Lochhead notes, in her introduction, that the 25 Palestinian poets included in the collection have rarely been translated into English. When they were, “it was always by academics and generally to be quoted as part of polemical, theoretical, or literary essays and in obscure publications. They were made into far less than poems, or were sometimes effectively censored by the omission of some of their content.”
Well-meaning polemicists, in some instances, have cut away at Palestinian poetry to make it more palatable to the Western reader. Academic translations can be stiff, and are often for younger Arabists who want to read with training wheels. But the bilingualism here is not for a language-learner. There is no one-to-one correspondence, no easy imitation. The Arabic poems and their translations should be read as separate creatures.
As Lochhead points out in her introduction, a “faithful” translation in the strictest sense is not possible. Even a straightforward noun like “horse” is very different between the language pairs, with very different associations. The poetic traditions are also different, as are the styles of reading.
A Bird is not a Stone’s poems are not universally interesting. These are not the time-tested giants of Palestinian poetry, such as Mahmoud Darwish , or even the younger giants, such as Najwan Darwish, Mazen Maarouf, Ghayath al-Madhoun. There are bright moments that open up new mental vistas and there are moments that feel too clever (the poem about Viagra), or too well-worn (Sufi spirituality). But there are also moments of genuine surprise.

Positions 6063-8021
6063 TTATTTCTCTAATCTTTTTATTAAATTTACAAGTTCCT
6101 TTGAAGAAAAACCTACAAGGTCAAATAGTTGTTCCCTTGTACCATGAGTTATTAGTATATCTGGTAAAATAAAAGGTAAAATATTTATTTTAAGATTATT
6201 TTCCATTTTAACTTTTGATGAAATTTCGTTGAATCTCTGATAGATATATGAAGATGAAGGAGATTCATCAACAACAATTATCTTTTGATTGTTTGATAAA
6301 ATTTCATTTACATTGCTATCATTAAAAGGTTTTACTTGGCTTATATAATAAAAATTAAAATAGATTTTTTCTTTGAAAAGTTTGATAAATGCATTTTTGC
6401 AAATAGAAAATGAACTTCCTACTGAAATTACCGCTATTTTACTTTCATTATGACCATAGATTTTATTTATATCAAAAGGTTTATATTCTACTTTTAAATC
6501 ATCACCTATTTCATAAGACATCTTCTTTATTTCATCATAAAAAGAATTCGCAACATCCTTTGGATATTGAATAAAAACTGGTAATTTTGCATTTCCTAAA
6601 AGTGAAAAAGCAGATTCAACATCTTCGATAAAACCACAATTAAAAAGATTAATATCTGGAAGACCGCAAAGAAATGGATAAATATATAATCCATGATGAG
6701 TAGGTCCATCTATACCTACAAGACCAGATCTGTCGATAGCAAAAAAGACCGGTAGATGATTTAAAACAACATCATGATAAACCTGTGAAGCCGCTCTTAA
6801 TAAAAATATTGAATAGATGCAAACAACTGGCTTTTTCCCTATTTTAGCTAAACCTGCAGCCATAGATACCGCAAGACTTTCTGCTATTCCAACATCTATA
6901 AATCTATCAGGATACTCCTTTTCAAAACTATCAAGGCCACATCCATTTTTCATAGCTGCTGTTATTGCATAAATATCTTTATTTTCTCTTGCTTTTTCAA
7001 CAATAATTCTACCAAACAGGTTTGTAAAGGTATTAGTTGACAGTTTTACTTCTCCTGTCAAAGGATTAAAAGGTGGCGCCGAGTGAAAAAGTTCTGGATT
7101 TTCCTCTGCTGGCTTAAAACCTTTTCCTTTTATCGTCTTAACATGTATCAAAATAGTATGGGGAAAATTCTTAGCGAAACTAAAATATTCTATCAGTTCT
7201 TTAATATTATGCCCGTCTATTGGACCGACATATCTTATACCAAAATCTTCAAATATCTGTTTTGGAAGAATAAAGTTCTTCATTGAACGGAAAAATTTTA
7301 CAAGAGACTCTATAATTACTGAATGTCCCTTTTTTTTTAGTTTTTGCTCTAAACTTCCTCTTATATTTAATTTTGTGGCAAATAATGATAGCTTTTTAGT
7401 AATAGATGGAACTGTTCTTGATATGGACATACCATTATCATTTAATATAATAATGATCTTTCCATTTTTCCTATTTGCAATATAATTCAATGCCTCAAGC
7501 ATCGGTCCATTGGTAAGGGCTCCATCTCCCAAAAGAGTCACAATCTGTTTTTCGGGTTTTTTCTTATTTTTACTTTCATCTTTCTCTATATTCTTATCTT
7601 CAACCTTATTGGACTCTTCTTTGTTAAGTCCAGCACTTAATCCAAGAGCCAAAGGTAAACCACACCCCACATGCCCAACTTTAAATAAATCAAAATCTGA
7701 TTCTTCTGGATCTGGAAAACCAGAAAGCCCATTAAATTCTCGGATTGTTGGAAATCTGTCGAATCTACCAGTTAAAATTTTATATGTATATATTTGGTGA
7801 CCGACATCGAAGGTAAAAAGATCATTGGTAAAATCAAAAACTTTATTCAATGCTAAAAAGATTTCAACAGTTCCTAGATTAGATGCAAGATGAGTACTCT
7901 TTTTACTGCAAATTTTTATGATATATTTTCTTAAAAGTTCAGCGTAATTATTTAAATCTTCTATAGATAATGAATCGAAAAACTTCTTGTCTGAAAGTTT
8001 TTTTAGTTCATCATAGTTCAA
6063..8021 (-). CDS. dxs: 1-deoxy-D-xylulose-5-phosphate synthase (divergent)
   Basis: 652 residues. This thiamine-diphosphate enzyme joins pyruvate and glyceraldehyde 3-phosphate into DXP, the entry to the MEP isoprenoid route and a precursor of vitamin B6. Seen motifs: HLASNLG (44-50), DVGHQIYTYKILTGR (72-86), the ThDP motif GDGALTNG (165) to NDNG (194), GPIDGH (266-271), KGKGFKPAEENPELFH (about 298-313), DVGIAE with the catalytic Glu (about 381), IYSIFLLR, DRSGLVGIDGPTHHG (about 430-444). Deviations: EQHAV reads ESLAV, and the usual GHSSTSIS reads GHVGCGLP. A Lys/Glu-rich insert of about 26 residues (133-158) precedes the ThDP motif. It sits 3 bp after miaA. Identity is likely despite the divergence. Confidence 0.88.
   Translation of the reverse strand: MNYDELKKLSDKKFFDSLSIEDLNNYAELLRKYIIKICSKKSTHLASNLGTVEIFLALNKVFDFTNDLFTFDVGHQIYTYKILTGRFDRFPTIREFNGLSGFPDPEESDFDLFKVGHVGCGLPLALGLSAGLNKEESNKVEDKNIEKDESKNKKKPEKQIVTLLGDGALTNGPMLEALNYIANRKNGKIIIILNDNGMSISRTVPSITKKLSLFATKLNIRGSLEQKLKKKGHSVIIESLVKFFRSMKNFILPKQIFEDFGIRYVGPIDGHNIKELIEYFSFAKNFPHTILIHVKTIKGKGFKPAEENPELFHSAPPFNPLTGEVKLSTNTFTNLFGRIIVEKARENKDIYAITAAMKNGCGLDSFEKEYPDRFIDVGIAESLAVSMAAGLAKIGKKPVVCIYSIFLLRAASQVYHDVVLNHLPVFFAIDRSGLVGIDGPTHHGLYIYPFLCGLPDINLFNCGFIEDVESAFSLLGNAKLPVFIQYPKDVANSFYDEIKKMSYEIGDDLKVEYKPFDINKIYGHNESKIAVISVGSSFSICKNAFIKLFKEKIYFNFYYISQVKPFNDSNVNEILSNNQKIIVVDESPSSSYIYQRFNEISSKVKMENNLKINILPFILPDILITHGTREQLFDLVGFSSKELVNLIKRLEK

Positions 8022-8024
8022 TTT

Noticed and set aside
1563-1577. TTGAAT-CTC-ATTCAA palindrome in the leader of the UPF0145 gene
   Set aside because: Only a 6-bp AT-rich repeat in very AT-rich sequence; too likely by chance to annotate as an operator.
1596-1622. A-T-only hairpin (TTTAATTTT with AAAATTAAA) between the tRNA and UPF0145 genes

Some readers might mis-see this as a “political” collection. Indeed, one of the misfortunes of Palestinian poets is that their work is almost universally read through a political lens. The book’s introduction does have a moment where Lochhead talks about her time in a Bethlehem refugee camp. But elsewhere, what might read as politics in English is generally the life-landscapes of the poets, the memories they mine for their work.
Zakaria Mohammed’s poem, translated as “The Plate Breaker,” would be in a mechanical translation something more like “The Wing of Disappointment.” Its final line does not read the same in the Arabic and the English. But both say something real-feeling about the collection. In English:
“Poetry flips things upside-down. It grants failure a wing and throws it up into the sky.”
Reblogged this on velvetmedia and commented:
It looks to be a collection that will reinforce the fact Palestinians are robust and resilient and have a unique artistic voice
I’m now sad to have to report that as well as Raed Issa’s home, Uthman Hussein – whose poems appear in A Bird is Not a Stone (one of them is even about the Israeli invasion of a refugee camp in Gaza) has had his house destroyed by Israeli bombing. He and his family are safe, but the photos show piles and piles of burnt and damaged books…